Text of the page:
The Silesian town of Bedzin lies a mere twenty-five miles from Auschwitz; through the linked ghettos of Bedzin and its neighbouring town, some 85,000 Jews passed on their way to slave labour or the gas chambers.
The principal civilian administrator of Bedzin, Udo Klausa, was a happily
married family man. He was also responsible for implementing Nazi policies towards the Jews in his area - inhumane processes that were the precursors of genocide. Yet he later claimed, like so many other Germans after the war, that he had "known nothing about it"; and that he had personally tried to
save a Jew before he himself managed to leave for military service. A Small Town Near Auschwitz re-creates Udo Klausa's story. Using a wealth of personal letters, memoirs, testimonies, interviews and other sources, Mary Fulbrook pieces together his role in the unfolding stigmatization and
degradation of the Jews under his authoritiy, as well as the heroic attempts at resistance on the part of some of his victims. She also gives us a fascinating insight into the inner conflicts of a Nazi functionary who, throughout, considered himself a "decent" man. And she explores the conflicting
memories and evasions of his life after the war.
But the book is much more than a portrayal of an individual man. Udo Klausa's case is so important because it is in many ways so typical. Behind Klausa's story is the larger story of how countless local functionaries across the Third Reich
facilitated the murderous plans of a relatively small number among the Nazi elite - and of how those plans could never have been realized, on the same scale, without the diligent cooperation of these generally very ordinary administrators. As Fulbrook shows, men like Klausa "knew" and yet mostly
suppressed this knowledge, performing their day jobs without apparent recognition of their own role in the system, or any sense of personal wrongdoing or remorse - either before or after 1945.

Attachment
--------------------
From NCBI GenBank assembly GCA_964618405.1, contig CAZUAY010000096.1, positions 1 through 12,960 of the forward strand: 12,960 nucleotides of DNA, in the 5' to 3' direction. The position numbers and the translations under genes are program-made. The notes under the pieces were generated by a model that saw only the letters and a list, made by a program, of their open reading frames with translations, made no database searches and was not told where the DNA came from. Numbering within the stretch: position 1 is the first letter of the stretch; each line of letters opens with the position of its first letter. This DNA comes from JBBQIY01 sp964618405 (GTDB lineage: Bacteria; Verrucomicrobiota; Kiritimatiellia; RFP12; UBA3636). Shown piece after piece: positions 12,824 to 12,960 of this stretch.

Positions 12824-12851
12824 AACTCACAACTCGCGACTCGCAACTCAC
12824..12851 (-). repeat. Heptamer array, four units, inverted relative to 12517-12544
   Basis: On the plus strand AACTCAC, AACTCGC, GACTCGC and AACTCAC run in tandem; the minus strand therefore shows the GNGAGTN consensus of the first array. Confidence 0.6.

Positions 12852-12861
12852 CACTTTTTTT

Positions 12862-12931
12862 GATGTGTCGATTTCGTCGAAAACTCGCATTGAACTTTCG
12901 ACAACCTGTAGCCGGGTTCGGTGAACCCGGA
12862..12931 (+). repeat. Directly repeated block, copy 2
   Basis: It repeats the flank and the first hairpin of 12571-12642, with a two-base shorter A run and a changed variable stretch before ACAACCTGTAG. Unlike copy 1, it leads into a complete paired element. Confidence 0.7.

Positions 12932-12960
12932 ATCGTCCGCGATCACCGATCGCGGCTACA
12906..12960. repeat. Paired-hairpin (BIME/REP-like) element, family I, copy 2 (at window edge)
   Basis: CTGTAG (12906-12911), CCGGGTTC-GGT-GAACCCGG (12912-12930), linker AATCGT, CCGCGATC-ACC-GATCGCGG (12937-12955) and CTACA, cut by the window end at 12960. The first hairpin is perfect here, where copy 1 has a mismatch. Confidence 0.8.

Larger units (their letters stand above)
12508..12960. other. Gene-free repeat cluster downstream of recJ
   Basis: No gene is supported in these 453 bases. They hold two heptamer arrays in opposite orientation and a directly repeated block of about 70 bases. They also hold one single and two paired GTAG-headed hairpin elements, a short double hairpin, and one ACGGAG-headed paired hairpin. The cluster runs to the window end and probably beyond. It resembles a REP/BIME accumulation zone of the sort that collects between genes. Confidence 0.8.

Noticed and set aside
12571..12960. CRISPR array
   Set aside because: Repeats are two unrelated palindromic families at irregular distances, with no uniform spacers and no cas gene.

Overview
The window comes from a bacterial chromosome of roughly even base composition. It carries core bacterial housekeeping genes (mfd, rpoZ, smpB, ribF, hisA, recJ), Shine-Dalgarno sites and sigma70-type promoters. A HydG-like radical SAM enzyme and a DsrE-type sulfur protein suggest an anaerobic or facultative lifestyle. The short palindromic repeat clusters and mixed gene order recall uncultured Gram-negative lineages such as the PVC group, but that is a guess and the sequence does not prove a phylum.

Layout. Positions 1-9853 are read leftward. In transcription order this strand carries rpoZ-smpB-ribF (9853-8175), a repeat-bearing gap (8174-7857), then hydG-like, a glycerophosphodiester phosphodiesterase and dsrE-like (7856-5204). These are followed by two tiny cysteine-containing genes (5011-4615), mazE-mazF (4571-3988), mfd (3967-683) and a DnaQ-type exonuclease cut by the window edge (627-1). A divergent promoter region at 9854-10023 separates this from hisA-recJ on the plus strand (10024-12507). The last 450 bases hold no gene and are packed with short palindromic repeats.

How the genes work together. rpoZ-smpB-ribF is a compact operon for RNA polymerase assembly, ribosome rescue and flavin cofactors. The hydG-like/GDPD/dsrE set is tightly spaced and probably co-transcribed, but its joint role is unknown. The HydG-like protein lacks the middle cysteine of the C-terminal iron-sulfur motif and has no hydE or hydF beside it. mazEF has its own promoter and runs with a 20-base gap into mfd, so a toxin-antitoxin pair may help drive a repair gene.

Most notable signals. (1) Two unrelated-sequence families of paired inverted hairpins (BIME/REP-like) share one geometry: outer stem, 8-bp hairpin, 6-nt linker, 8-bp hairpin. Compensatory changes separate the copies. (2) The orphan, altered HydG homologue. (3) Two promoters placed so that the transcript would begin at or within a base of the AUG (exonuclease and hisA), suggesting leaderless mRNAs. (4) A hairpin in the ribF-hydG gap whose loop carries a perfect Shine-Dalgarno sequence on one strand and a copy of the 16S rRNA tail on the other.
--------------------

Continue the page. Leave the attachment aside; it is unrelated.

This account is no ordinary historical reconstruction. For Fulbrook did not discover Udo Klausa
amongst the archives. She has known the Klausa family all her life. She had no inkling of her subject's true role in the Third Reich until a few years ago, a discovery that led directly to this inescapably personal professional history.
1. Legacies of Violence
2. Before 1939
3. Border Crossings
4. The Making of a Nazi Landrat
5. An Early Question of Violence
6. "Only administration"
7. Means of Survival
8. Escalation, 1941-42
9. Towards Extermination
10. The Deportations
of August 1942
11. Ghettoization for the 'Final Solution'
12. Final Thresholds
13. Afterwards and After-words
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Mary Fulbrook is Professor of German History at University College London. She has written widely on modern German history, including A Concise History of Germany (1990); A History of Germany 1918-2000: The Divided Nation; (1991, 2008); German National Identity after the Holocaust (1999);
Anatomy of a Dictatorship: Inside the GDR (1995, also published by Oxford University Press); and The People's State: East German Society from Hitler to Honecker (2005). Her most recent book is Dissonant Lives: Generations and Violence through the German Dictatorships (Oxford University Press, 2011).
A fellow of the British Academy, she is former Chair of the German History Society and a member of the Academic Advisory Board of the Foundation for the former Concentration Camps at Buchenwald and Mittelbau-Dora.